Now, although there is an Icelandic Language Committee that helps create new Icelandic words for modern words that come up, the trouble is that people just aren’t using them. On top of that, the immigrant population in Iceland has increased to five times what it was in 2008, meaning there are more people who either don’t speak or speak limited Icelandic.
Only time will tell if the government’s efforts to prevent the language from dying out will work or if the country’s approximately 350,000 people will slowly switch to speaking English full time.
There are a number of different dialects spoken around Germany, but perhaps one of the most well-known is Bavarian. Bavarian is a language spoken in the Bavaria region of Germany, which is home to major cities like Munich, Nuremberg, Regensburg, Ingolstadt, and Augsburg.
Despite constituting all those cities and being home to roughly 12 million residents, perhaps only half of them actually speak the language.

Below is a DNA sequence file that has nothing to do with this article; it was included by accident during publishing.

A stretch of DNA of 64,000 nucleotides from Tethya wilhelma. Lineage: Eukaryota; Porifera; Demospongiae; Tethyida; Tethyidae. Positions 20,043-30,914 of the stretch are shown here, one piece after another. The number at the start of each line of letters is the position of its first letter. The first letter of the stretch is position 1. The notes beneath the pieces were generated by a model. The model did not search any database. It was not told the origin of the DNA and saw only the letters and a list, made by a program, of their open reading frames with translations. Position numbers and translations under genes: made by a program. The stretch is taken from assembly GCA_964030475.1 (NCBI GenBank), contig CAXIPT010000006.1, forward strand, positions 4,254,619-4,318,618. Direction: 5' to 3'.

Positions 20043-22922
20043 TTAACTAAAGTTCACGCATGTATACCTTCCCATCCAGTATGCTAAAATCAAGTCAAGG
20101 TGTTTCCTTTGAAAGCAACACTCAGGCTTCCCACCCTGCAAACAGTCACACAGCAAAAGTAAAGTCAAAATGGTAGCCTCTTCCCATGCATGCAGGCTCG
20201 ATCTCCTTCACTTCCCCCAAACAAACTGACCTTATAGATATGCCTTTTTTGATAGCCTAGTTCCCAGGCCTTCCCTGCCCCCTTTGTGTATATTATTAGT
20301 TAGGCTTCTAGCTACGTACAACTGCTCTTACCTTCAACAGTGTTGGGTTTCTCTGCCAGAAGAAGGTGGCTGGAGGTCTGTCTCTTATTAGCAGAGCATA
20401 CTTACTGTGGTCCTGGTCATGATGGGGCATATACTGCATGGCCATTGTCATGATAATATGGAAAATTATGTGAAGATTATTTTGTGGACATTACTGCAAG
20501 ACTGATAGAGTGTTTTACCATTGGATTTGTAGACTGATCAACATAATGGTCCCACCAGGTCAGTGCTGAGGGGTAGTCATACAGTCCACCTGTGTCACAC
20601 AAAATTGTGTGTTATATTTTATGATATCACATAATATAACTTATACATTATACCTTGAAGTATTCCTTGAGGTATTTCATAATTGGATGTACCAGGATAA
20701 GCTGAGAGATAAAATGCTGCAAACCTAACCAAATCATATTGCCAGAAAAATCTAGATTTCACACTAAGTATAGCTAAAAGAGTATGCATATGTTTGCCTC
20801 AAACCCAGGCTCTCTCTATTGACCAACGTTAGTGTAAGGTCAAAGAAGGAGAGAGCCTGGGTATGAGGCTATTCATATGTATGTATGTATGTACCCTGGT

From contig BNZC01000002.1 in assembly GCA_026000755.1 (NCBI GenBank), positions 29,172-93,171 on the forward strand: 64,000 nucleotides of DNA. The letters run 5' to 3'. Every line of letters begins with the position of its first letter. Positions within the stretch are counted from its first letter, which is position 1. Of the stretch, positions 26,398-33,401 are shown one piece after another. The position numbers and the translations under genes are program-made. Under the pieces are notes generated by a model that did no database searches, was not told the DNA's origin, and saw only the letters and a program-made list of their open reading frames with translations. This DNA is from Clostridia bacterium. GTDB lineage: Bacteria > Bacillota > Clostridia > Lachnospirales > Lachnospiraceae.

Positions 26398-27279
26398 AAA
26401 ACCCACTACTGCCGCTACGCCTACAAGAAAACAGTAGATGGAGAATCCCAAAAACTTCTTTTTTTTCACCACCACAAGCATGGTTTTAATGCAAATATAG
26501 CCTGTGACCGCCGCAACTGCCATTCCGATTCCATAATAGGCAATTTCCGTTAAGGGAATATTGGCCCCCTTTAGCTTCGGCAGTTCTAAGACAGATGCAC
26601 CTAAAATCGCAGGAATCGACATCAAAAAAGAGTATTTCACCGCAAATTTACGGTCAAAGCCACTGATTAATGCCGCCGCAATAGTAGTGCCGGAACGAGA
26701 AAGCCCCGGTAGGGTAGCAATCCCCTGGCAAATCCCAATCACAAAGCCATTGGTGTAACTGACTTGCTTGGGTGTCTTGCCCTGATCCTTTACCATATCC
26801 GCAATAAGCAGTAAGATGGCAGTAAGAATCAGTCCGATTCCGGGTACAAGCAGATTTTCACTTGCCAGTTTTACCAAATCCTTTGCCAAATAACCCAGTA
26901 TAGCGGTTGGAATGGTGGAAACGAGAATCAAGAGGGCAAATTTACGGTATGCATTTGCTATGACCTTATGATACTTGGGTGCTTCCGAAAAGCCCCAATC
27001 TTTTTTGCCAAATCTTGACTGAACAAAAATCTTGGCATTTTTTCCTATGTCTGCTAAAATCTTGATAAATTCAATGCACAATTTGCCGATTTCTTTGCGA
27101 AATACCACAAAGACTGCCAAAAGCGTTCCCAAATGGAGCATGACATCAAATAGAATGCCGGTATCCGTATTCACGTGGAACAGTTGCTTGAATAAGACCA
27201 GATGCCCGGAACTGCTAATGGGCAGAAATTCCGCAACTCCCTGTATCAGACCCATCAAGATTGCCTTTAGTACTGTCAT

Instead, the language that most young Germans in Bavaria are learning is “Hochdeutsch,” or standard German. This is largely thanks to schools and TV, which use standard German as the language of choice.
As with many indigenous languages and local dialects, however, local Bavarians are starting to push back against this policy. Hopefully, families will continue to use Bavarian in the home to help preserve this language and keep it from going extinct.
Although Irish was added to the official language of Ireland back in 2007, Irish, also called Gaeilge, is on the way out. Today, there are estimated to be only somewhere between 20,000 and 40,000 Gaeilge speakers, which isn’t a whole lot when you consider the size of Ireland’s population.
As with many dying languages, much of this has to do with legislation in place in years gone by. As early as the 1300s, the United Kingdom outlawed the use of Irish among English colonists in the area or among native Irish interacting with Englishmen. Later, in the 1500s, the UK went one step further, outlawing the Irish language in Parliament.